A ‘special spot’ to remember Mum
On a quiet autumnal day at the base of the Wither Hills, Cara Joseph sits with her daughter Anahera-Anne Joseph among the sunny golds and browns.
Her baby daughter waves and offers simple verbal gestures to joggers as they swoop by the clearing along the well-trodden dirt path.
They are both seated on a park bench that was erected in memory of Joseph’s mother. It’s a fitting location for the memory of Cheryl-Anne Thompson; a mother, a wife, a close friend to many, and a Wither Hills regular.
‘‘Mum loved walking the Wither Hills,’’ Joseph said. ‘‘Especially the loop track, up to the triangle. Then along to the water tanks and down around the quail stream. Mum took my brother Amon and I up there as children at least twice a week, we would walk up to the triangle and back while mum ran around the loop.’’
Joseph remembers those days being dragged up the hill with stiff encouragement from her mum.
‘‘At the time, it wasn’t always enjoyable but looking back ... I love that she took us up here, and made us get some fresh air and exercise in the sunshine. Our love of the outdoors grew out of that time, I think.
‘‘It’s something I now enjoy torturing my own children with.’’
Thompson died of breast cancer at the age of 39 in August 2004, after fighting the disease for five years. The seat was donated by her work colleagues at the Marlborough Express to remember her.
‘‘Even when she got sick she would still come walking up here. Regardless of her health condition.’’
‘‘I remember mum as always being fun, and supportive, calm and collected and so determined to enjoy every second. An absol- ute inspiration. I only wish my children could have got to meet mum and enjoy her love for life. She loved her family and doggies, and was determined to live life to the fullest regardless of how her health was failing.’’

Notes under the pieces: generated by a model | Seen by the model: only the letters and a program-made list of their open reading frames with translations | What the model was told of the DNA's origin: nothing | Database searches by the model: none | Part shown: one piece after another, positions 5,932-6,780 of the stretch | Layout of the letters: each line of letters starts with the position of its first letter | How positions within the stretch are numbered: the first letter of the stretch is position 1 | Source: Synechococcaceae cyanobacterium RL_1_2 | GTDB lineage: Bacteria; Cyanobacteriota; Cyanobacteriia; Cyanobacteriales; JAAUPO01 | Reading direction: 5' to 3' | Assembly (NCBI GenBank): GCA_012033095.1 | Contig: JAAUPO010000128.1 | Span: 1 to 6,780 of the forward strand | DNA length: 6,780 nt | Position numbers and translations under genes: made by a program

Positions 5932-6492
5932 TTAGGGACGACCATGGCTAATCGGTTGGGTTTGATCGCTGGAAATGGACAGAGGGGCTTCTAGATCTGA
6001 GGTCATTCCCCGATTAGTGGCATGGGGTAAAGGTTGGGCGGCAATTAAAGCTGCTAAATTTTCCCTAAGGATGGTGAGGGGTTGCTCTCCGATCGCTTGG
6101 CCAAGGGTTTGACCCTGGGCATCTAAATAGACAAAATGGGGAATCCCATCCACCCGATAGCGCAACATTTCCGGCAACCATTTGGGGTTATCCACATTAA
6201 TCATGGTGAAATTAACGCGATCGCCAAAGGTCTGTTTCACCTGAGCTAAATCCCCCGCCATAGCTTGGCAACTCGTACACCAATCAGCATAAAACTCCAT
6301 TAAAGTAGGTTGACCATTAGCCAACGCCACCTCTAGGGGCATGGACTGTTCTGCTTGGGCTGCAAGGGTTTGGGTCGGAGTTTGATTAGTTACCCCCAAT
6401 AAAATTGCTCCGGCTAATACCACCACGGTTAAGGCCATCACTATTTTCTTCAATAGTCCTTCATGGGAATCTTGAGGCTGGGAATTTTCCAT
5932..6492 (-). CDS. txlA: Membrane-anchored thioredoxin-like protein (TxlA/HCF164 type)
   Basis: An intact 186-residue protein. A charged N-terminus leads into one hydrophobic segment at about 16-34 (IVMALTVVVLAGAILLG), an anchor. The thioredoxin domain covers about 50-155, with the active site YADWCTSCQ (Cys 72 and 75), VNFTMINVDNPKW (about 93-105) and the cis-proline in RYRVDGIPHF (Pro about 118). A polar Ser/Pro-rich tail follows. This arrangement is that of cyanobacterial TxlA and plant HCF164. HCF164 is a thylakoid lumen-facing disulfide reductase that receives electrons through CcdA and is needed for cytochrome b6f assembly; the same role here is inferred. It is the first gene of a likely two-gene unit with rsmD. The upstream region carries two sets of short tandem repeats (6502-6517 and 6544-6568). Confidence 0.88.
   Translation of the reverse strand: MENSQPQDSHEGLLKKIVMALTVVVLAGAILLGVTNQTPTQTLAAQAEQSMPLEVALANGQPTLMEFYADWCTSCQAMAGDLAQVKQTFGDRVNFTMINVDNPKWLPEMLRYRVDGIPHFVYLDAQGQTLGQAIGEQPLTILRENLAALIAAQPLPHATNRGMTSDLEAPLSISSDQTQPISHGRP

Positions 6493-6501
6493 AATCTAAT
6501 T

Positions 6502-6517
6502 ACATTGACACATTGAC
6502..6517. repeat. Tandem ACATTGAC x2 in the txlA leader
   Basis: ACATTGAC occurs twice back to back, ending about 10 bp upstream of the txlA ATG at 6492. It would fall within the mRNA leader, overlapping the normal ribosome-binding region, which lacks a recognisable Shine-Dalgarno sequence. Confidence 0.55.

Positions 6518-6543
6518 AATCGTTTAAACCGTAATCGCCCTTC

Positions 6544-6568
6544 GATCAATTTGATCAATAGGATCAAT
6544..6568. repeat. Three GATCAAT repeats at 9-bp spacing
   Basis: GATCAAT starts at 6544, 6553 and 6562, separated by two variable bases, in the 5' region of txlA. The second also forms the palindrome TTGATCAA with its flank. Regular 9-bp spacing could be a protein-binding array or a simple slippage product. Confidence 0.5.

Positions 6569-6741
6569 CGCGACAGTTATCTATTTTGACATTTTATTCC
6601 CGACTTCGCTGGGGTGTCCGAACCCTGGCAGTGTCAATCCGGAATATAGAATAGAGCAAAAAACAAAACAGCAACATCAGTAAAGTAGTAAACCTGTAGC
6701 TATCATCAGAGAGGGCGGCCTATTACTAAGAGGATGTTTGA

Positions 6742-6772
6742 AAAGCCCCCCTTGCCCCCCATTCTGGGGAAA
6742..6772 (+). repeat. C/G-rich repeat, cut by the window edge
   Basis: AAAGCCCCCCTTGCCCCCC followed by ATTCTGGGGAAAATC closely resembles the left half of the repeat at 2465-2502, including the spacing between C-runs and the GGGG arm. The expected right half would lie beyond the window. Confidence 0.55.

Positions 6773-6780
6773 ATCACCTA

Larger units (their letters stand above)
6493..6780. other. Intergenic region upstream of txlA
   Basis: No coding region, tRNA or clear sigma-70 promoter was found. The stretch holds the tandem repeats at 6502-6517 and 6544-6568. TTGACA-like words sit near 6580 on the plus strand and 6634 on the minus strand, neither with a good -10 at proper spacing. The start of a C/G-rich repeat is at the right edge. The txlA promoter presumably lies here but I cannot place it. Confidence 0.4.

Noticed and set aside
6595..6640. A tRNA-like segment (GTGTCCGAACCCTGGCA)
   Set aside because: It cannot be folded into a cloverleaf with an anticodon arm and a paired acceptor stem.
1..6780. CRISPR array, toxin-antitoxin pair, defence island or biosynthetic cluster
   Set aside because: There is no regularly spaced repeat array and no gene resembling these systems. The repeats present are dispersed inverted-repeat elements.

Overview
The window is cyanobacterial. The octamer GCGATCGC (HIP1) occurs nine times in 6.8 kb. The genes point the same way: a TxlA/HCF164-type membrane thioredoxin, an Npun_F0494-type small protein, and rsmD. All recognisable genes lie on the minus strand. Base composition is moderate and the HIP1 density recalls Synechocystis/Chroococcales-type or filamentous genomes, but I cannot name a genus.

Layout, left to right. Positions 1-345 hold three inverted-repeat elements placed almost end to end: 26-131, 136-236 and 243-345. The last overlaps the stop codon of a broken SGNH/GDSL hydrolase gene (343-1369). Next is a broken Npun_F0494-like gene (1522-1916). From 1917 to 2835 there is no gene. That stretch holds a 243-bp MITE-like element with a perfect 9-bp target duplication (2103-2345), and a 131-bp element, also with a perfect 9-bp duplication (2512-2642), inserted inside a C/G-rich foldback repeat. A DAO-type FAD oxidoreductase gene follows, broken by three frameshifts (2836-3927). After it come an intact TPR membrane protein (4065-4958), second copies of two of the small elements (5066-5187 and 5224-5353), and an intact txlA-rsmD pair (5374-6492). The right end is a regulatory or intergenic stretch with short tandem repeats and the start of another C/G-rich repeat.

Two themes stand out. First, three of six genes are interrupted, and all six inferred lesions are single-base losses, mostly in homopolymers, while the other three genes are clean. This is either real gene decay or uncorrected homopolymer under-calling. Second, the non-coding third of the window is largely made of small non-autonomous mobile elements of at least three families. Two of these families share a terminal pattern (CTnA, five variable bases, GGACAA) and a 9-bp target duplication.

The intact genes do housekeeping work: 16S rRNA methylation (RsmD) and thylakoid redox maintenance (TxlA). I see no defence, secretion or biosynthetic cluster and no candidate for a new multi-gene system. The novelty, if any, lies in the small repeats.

Joseph remembered her mum as someone who was a leader in the community.
‘‘I think she was just an inspiration to people around her, for example the year before mum passed away we competed together in the Marlborough Women’s Triathlon, despite her being in hospital the night before with breathing troubles.
‘‘We donated a trophy to the Women’s Tri and now it is awarded every year to the person that has against all odds still participated in the event.’’
For Joseph, the park bench was a way to remember her mother. But it was also a place to come and share stories about her life with family members.
‘‘We do often visit mum’s seat and just sit for amoment, always on her birthday, Mother’s Day and the anniversary of her passing. Sometimes we will leave a daffodil or balloon. It’s nice to have a special spot where mum can still be thought of and remembered by all those that loved her.’’
Having a park bench commemoration so close to home, meant Joseph took notice of the other lives etched in brass on seats around Marlborough.
‘‘I do think [the park benches] are important, and a beautiful way to remember loved ones and what they loved. I enjoy seeing the park benches around Marlborough and always stop to read the plaque and wonder why they have chosen that specific place to put their seat.’’
Cara Joseph sits with daughter Anahera-Anne Joseph at her mother Cheryl-Anne Thompson’s bench at the base of the Wither Hills.